And that yard extends off the reservation. Natural resources projects often spill over the reservation borders, on all lands provided to the Nez Perce by the Treaty of 1855.
Prior to doing cuttings at Lookout this day, employees like Sam Ellenwood worked on other projects, including a recent all-terrain vehicle and snowmobile trail job.
This particular morning's examination of spacing and defects of trees, Ellenwood pointed out, came after a November morning stalking a buck.
''What's the major attraction is they like working for their own tribe,'' Miles said. ''They like the camaraderie of what it is being Nez Perce.''
Forestry division employees operate within both the natural resources department and the tribe's enterprises department.
Richard Guzman is manager of the tribe's forest products enterprise, the business side of the tribe's forestry department.
Guzman started as a firefighter in the program more than 20 years ago. He now oversees a department considerably smaller than that of natural resources, and of its enterprise sibling, the Clearwater River Casino.
But Guzman said the tribe's forest products division wants to branch out and employ more tribal members on projects.
Miles and Gould said they have tried to hone their skills on tribal land in order to catch the eye of bigger stewardship projects with the Bureau of Land Management and the U.S. Forest Service.
They are now proposing those kinds of projects on local national forest lands.
''They're going back to the way we saw things,'' Miles said of other agencies. ''It's not new to us; it's the way we've done things.''
But tribal members also didn't have to navigate through a maze of both tribal and federal regulations, including the National Environmental Policy Act.
Those changing requirements have been noticed, particularly in the use of fire, which Miles said the tribe once utilized on a more frequent basis. Since before Lewis and Clark, the Nez Perce would set fires to manage growing underbrush within the forests. The tribe has since become more cognizant of air quality and the effect fires have on people with asthma and other respiratory problems.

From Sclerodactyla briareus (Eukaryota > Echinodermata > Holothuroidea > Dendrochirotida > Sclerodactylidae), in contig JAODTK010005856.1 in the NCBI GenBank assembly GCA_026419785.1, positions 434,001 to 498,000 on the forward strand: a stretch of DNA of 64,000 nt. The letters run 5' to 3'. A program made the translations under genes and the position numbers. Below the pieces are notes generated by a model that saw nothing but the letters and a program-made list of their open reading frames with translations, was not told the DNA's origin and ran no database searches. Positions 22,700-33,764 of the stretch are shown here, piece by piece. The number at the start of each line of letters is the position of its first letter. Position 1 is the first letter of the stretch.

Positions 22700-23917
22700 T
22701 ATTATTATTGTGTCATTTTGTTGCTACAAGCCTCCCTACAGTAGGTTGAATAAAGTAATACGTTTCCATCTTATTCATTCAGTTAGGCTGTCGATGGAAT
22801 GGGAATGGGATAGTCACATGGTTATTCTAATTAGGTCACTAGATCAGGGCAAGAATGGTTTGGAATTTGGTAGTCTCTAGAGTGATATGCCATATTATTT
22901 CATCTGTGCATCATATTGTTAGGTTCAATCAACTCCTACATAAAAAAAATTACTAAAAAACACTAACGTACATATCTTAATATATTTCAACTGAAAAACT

But Miles concedes a national era of fire suppression has also seen a paradigm shift by some land managers back to the natural ecosystem argument that requires fire, Miles said.
Protecting tribal treaty rights, however, remains at the top of Miles' list.
The Nez Perce ceded land to the United States under the Treaty of 1863, forming the reservation's current borders. But tribal members kept their right to hunt, fish and gather on all lands provided under the Treaty of 1855.
A diminished land base has made it more difficult for the Nez Perce to preserve their cultural ways, Miles said, compared to other American Indian tribes whose borders have remained intact.
''That's our struggle, is we want to buy more land and effect change in our culture and society,'' Miles said. ''We come from this land, we evolved from this country. No other race can say that. Our involvement is real deep, we've always been here.''
It's a plight some generations-old Idaho farm families may also recognize.
''There's always that fear that farmers and ranchers have of losing their culture,'' Miles said. ''We have that same value in protecting our treaty rights.''
Miles says the goal for all lands once occupied by the Nez Perce, whether still in tribal ownership or not, is that of stewardship.
When asked why he still comes up to saw trees at projects like Lookout, McConville is matter-of-fact.
''Money,'' he said with a laugh.
But McConville talks with affection about the tribal workers of years ago, who created access for tree planters to get into this land. He is the last of a generation who worked to give birth to this forest.
Ultimately, Miles said, they are all working to be connected to their own land, for this generation of foresters, and the many generations who come after.
''There are some things you cannot place a monetary value on. Butch McConville has found his niche in life,'' Miles said. ''That niche is to become a steward of the land.''